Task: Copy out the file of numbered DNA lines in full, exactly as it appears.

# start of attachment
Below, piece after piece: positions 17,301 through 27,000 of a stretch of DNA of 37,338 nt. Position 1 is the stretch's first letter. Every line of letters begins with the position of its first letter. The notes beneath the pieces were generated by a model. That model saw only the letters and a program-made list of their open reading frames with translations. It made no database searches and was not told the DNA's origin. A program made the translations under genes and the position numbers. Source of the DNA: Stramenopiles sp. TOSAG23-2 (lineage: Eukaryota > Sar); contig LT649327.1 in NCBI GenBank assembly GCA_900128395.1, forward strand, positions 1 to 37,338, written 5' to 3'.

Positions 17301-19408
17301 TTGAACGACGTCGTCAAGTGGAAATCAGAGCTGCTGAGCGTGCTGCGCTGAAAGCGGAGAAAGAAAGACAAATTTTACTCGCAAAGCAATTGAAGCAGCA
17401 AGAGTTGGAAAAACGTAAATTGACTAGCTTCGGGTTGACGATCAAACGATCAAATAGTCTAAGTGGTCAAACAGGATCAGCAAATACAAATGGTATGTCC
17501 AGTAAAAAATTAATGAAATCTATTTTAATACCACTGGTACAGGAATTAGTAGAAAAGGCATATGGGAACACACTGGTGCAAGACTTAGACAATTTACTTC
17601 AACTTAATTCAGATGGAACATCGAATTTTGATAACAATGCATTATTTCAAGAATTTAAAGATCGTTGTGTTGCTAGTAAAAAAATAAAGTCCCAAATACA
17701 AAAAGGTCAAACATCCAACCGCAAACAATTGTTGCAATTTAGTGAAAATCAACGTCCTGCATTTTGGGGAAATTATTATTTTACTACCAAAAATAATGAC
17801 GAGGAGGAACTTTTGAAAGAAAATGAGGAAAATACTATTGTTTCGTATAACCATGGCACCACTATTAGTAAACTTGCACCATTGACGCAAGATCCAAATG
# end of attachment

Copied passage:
Below, piece after piece: positions 17,301 through 27,000 of a stretch of DNA of 37,338 nt. Position 1 is the stretch's first letter. Every line of letters begins with the position of its first letter. The notes beneath the pieces were generated by a model. That model saw only the letters and a program-made list of their open reading frames with translations. It made no database searches and was not told the DNA's origin. A program made the translations under genes and the position numbers. Source of the DNA: Stramenopiles sp. TOSAG23-2 (lineage: Eukaryota > Sar); contig LT649327.1 in NCBI GenBank assembly GCA_900128395.1, forward strand, positions 1 to 37,338, written 5' to 3'.

Positions 17301-19408
17301 TTGAACGACGTCGTCAAGTGGAAATCAGAGCTGCTGAGCGTGCTGCGCTGAAAGCGGAGAAAGAAAGACAAATTTTACTCGCAAAGCAATTGAAGCAGCA
17401 AGAGTTGGAAAAACGTAAATTGACTAGCTTCGGGTTGACGATCAAACGATCAAATAGTCTAAGTGGTCAAACAGGATCAGCAAATACAAATGGTATGTCC
17501 AGTAAAAAATTAATGAAATCTATTTTAATACCACTGGTACAGGAATTAGTAGAAAAGGCATATGGGAACACACTGGTGCAAGACTTAGACAATTTACTTC
17601 AACTTAATTCAGATGGAACATCGAATTTTGATAACAATGCATTATTTCAAGAATTTAAAGATCGTTGTGTTGCTAGTAAAAAAATAAAGTCCCAAATACA
17701 AAAAGGTCAAACATCCAACCGCAAACAATTGTTGCAATTTAGTGAAAATCAACGTCCTGCATTTTGGGGAAATTATTATTTTACTACCAAAAATAATGAC
17801 GAGGAGGAACTTTTGAAAGAAAATGAGGAAAATACTATTGTTTCGTATAACCATGGCACCACTATTAGTAAACTTGCACCATTGACGCAAGATCCAAATG